Yesterday’s Budget had no mention, let alone additional spending commitments, to help end fuel poverty or improve domestic energy efficiency.
If we are honest, this is not unusual and in some strange way, of no immediate concern. The Chancellor is legally obliged to have a Budget each year but on the 25 November, he had already revealed his Spending Review, setting capital spending limits for UK Government departments for the forthcoming year (2021-22) and beyond. Building on the £3bn committed in last year’s Summer Statement, the Chancellor had already committed £320 million of funding for an extension of Green Home Grant and £150m to be spent on the Homes Upgrade Grant between 2021-22 to “help some of the poorest homes become more energy efficient”. Following these key positive commitments, and a flurry of other positive announcements (the Energy White Paper, 10-point plan and Fuel Poverty Strategy,) today’s Budget wasn’t the usual all important set piece spectacle. There were however three vital exceptions.
Following its launch in September there has been significant interest in the Green Homes Grant by members of the public. Over 100,000 applications have been received from September to January, from over 70,000 households. Regrettably, due to significant challenges with the administration of the scheme, most low-income households who have applied are still waiting for assistance and continue to live in cold, damp homes. Shockingly, only 800 low-income homes have received their vital energy saving measures from over 30,000 applications. In addition, many installers who have taken part in the scheme have been unable to get paid by the scheme administrator.
As a result, one of the key areas of focus was the future of the scheme. In Parliament, Ministers have recently said that the scheme would continue, with the £320m for the next year but without rolling over the unspent money for vouchers. This has provoked an understandable backlash, with some papers suggesting the Chancellor might even scrap the scheme for good. While the Budget does not confirm this either way, a treasury spokesman seems to have confirmed that it still stands. but crucially with no commitment for the unspent budget to be made available beyond the end of March to keep homes warmer and help us build back better. This key battleground will drag on.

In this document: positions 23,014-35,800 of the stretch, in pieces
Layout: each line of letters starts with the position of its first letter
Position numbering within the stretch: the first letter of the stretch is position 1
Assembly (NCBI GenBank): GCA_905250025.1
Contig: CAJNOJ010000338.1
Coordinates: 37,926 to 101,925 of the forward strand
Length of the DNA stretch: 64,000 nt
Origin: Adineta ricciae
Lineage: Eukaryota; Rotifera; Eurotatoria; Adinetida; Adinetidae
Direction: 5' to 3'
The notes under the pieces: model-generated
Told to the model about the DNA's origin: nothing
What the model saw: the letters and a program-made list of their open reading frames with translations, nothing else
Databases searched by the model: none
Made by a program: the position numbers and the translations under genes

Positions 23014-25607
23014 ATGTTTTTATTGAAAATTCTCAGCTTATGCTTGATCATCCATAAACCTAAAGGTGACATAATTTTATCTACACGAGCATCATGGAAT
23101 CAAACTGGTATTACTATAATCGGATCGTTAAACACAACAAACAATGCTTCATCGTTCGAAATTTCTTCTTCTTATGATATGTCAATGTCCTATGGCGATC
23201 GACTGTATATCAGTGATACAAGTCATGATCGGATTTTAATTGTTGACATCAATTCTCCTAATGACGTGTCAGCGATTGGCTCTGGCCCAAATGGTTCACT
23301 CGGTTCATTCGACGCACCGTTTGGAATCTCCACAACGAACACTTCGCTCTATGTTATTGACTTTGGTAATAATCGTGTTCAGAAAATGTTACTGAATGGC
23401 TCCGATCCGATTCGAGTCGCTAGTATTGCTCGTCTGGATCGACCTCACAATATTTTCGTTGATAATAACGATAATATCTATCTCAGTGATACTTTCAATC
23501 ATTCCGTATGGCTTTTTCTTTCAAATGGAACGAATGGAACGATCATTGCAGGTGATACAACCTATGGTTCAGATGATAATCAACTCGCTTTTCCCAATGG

And then there is the not so small matter of the other promised investment for domestic energy efficiency. The Conservative Party manifesto pledged £2.5bn in the shape of Home Upgrade Grants to combat fuel poverty, and £3.8bn in the shape of a Social Housing Decarbonisation Fund. As noted above, the first year of both schemes has been committed in the latest Spending Review, but there was no reference to the remainder of the funding in this Budget. NEA has called for certainty on the future years of these schemes, something that is now urgently needed in the eagerly awaited and upcoming Heat and Buildings Strategy. This should set out in more detail but today’s lack of detail on future funds for HUG, will put even more emphasis on future fiscal events.
Finally, alongside countless other organisations, NEA has however campaigned to ‘Keep the Lifeline’ of the £20 week uplift to Universal Credit. This increase in income has been vital for millions of people to keep warm and well this winter. For the uplift to stop in the middle of a pandemic would have been unimaginable for the millions of people that benefitted from it. Thankfully, the Chancellor committed to extending it, but, with a sting in the tail; the lifeline will only survive for another six months. That means that it will/may come to an end in October, just as Autumn starts to bite and keeping our homes warm becomes even more pressing. Not a good time to see your income drop so significantly. As the Resolution Foundation have shown, the real, inflation adjusted value of unemployment related benefits has actually shrunk since the late 1990s. An increase is overdue. Now was the time to make the uplift permanent not defer the decision for another day.
So, all is not as rosy and three key issues have been deferred. With every passing day, the calls for fiscal restraint will grow. This makes our job tougher but all the more vital.